The selfless guidance of the mentor

A mentor is a person who has expertise in a particular area of ​​expertise, and who agrees to teach or guide someone to improve their career in that field. In general, the act of mentoring is selfless, something a mentor does out of grace for another person. The mentor is not assigned, rather he (or she) makes himself or herself available to whoever needs support.

The relationship is very much like a teacher with a student. It is inspired by the well-established entrepreneurial tradition of the craft guild, in which a master craftsman instructs a handyman seeking to learn the skills necessary to the skill of the master, such as a blacksmith, silversmith, horse-breeder, sail-breeder, or whatever. The difference between the two is that in craft, the skill that passes from master to handyman is one that involves the use of hands to design a product to be sold or to create a work of art. While the mentor may additionally impart knowledge, political connections, or even a high degree of friendship, similar to a family relationship.

Sometimes, a stranger would approach the master, someone who had heard of the master’s reputation and wanted that particular person to guide him or her. Other times there’s a natural progression, like an uncle feeling a bold heart to mentor his wayward nephew, or a coach realizing that a ballplayer comes from a broken family and needs a father figure beyond what the young man’s family can provide. The more altruistic and somewhat sad version reverses the rule. A mentor is a person who is looking for a student, someone to take over their craft or art, a protege, or someone who might follow in the teacher’s footsteps. The cause is usually a change of master’s life, sudden loss of employment, unexpected geographic movement, physical disability, or imminent death.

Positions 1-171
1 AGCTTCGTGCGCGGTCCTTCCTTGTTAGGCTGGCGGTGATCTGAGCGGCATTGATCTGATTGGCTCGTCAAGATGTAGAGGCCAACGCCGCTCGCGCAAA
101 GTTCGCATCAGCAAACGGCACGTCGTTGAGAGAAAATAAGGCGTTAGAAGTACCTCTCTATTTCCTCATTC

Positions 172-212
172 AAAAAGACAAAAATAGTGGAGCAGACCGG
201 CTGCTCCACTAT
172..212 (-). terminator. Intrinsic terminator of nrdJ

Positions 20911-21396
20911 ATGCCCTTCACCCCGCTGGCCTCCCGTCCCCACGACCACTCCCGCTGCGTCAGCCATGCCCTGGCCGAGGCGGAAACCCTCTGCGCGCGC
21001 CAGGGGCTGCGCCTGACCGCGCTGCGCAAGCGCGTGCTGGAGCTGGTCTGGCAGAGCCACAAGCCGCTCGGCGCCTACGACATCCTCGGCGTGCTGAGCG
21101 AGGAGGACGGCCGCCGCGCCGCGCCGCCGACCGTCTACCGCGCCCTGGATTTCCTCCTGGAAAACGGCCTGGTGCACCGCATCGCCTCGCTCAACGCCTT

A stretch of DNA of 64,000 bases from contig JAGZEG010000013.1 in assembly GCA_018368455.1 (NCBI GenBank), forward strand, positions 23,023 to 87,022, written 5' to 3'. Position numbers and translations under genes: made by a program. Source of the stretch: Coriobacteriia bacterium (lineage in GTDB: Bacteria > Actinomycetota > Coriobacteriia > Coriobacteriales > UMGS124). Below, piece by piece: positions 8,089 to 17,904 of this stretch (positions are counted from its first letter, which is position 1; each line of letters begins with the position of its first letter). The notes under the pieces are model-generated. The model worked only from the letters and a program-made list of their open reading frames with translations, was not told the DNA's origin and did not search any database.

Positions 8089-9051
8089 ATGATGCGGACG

The mentor relationship is more intense under these circumstances. The time may be short. The mentor may be in physical pain. On top of all that, the mentor didn’t expect to be oriented at all in a situation-driven relationship. He or she may not be a great mentor because of this and his or her heart may not be. But because of that grief, it may still be possible to form a strong human bond. Under no circumstances should the mentor understand and practice the pledge as a selfless act. It is the giving of oneself entirely, without reservation, pure and simple.

The person who receives the mentor’s offering is the person who is blessed to enjoy the grace of another human being. The recipient should be humble, grateful, and accommodating. It would be a huge insult to have your teacher take time off to fit your personal schedule. What you need to do is stop what you’re doing, and greet the router whenever he calls. After all, it is only your appreciation that moves the mentor to offer you the selfless labor of his time to provide you with the benefit of enriching your life.

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